When you bring a personal injury claim against someone who has harmed you, you are going to have to prove that you have the right to recover compensation for your injuries. Sometimes, it's easy. Everyone involved in the case knows just who was responsible, the insurance company admits that its insured was at fault, and a satisfactory injury settlement becomes a strong possibility.
Other times, though, a case finds its way to court -- often because liability is a murky issue or because no reasonable settlement could be reached. When a case gets to court, there are a number of things that the injured party has to do in order to prove his or her case. You need to first convince a jury that the defendant should be held liable. Any damages award will come only after such a finding.
When a personal injury case goes to court, the burden is on the injured person -- the plaintiff -- to prove the required elements of the claim being alleged. The party allegedly responsible for the injury -- the defendant -- doesn't usually have to prove anything at all.
In a civil court case, the burden the plaintiff has is not as stringent as the burden a prosecutor has in a criminal case. A plaintiff who is suing a defendant doesn't have to prove that the defendant did what is asserted beyond a reasonable doubt. Instead, a plaintiff usually must prove beyond a preponderance of the evidence that the defendant did what is being asserted. So, what exactly does this mean? It means the plaintiff has to show that more likely than not or most likely the defendant is liable for the plaintiff’s injuries.
So, what does the plaintiff have to prove? It depends on the specific case. Usually, though, there are four essential elements of a personal injury claim where negligence is being alleged. These are:
A plaintiff who wants to prove his or her case needs to gather as much evidence as possible, related to the four above elements. Some examples of evidence that may be used to build the strongest possible personal injury case include:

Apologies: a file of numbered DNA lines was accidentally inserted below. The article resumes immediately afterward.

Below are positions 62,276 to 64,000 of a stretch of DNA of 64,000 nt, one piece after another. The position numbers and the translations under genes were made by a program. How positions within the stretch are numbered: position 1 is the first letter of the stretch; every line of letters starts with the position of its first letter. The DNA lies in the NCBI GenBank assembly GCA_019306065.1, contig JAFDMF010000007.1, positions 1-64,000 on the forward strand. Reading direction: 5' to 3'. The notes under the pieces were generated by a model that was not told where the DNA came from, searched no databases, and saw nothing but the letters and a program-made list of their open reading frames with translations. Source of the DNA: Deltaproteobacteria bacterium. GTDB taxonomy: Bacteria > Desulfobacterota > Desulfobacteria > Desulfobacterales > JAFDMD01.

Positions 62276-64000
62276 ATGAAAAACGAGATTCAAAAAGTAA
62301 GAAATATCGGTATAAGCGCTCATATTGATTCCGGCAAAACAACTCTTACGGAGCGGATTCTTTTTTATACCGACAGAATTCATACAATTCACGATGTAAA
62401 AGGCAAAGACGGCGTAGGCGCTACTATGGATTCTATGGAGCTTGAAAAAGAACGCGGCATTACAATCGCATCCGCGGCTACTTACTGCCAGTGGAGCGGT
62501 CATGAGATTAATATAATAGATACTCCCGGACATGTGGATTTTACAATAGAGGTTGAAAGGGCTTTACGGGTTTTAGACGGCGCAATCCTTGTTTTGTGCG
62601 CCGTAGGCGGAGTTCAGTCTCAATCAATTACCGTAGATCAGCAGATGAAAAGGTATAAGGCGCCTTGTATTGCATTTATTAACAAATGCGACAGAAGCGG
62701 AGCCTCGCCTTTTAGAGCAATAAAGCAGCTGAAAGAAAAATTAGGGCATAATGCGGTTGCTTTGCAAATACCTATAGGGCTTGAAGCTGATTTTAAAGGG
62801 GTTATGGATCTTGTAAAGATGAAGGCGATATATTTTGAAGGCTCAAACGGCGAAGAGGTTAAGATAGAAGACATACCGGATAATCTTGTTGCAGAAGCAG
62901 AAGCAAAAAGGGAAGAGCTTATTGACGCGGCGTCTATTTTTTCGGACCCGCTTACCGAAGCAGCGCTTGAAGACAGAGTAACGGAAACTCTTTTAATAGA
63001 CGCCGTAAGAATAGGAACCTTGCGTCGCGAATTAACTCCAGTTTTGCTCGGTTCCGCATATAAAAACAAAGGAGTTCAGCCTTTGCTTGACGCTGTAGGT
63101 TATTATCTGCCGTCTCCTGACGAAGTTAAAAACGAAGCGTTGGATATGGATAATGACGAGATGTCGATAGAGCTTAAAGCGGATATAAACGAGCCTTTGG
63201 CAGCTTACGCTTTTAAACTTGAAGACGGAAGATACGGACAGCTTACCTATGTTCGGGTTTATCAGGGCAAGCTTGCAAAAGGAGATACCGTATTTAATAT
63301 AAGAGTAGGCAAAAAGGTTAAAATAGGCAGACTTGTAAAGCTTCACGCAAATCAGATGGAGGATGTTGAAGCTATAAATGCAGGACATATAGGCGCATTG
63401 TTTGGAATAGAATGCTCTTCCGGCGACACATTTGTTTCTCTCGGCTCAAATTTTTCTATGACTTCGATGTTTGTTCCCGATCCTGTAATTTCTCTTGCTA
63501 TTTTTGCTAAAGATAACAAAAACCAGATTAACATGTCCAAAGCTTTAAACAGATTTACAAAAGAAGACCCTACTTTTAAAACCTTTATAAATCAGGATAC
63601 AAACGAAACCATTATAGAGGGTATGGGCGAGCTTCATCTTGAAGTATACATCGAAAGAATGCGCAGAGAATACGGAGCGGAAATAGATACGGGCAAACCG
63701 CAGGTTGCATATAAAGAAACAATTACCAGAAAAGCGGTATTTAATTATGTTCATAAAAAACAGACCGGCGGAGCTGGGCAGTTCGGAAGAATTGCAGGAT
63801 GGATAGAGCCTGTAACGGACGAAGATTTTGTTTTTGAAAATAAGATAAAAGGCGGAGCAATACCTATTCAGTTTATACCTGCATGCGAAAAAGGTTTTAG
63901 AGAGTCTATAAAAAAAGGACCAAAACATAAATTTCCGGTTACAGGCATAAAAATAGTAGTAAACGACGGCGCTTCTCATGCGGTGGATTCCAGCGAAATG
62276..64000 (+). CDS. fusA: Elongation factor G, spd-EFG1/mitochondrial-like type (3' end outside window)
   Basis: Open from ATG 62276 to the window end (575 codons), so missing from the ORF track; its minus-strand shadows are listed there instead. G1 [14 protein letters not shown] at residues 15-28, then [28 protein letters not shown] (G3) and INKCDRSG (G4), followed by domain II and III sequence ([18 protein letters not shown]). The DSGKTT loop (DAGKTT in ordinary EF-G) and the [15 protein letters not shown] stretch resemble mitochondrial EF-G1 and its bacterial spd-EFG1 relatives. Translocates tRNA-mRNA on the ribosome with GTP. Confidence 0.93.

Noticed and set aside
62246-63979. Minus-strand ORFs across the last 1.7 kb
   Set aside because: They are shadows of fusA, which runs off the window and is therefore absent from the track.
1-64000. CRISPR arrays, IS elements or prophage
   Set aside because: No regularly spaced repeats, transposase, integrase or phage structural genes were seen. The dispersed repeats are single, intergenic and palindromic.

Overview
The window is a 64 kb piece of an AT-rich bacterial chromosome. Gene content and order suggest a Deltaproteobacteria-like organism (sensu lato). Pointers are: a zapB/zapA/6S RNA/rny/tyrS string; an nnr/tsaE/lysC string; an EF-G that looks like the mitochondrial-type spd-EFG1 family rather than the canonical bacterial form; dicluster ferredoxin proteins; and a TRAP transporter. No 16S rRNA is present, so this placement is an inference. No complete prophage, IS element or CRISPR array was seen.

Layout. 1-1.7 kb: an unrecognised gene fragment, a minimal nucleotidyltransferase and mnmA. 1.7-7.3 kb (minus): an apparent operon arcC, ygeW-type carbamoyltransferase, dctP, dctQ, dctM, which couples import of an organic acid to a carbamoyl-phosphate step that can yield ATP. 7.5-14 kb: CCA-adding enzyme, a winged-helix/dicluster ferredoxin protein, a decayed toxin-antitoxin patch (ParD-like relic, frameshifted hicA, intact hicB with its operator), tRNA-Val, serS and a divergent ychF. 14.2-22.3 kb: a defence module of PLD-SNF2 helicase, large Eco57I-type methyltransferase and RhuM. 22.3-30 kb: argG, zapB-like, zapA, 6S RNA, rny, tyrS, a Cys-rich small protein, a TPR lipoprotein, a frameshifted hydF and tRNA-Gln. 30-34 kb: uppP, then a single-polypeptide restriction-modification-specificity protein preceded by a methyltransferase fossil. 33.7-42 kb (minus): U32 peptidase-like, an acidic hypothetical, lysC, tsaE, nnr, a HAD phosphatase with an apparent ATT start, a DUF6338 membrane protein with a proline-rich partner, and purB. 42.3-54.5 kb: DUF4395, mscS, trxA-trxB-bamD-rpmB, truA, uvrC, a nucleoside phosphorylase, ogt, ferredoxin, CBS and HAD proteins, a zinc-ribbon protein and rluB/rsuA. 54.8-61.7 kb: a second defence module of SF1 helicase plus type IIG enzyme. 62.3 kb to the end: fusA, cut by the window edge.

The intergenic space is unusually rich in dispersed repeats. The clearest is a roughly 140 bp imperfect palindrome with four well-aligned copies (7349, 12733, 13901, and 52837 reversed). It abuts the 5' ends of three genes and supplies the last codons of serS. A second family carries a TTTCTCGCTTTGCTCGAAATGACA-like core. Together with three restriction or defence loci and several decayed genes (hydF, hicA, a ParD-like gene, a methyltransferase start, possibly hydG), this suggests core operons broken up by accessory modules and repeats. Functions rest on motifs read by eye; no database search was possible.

Photographs from the scene of the accident. This is absolutely essential in car accident cases. The damage to the vehicles, the location of the road debris, and the street conditions at the time of the accident should be photographed at the scene. Of course, this is also important for some other kinds of accidents too.
Police reports of the accident or action surrounding the injury. After a car accident, a police report can be invaluable evidence if the police officer finds that the accident was caused by some specific negligent act, like failure to yield or running a red light. A police report is also essential in intentional torts cases, such as if you sue someone in a civil suit for assault and battery.
Eyewitness statements. Whenever an accident happens, you should get the names of witnesses who saw events unfold. Make sure you have not only their names, but also their contact information and some idea of what they actually saw so you will know who should make a good witness.
Medical records. The medical records you have should date back to right after the injury. Any delay will give the defendant ammunition to argue that the injuries weren't legitimate, or weren’t really caused by the accident. The type of medical treatment you receive is also very important.
Proof of missed work. This is important because lost wages could make up a significant portion of your damages.
A daily journal of how your injuries have affected you. Pain and suffering damages can be significant in a personal injury case, and the more proof of how your injuries and your medical treatment have affected you, the better. Writing down what you are experiencing is one of the best ways to convey the real day-to-day impact of your injuries.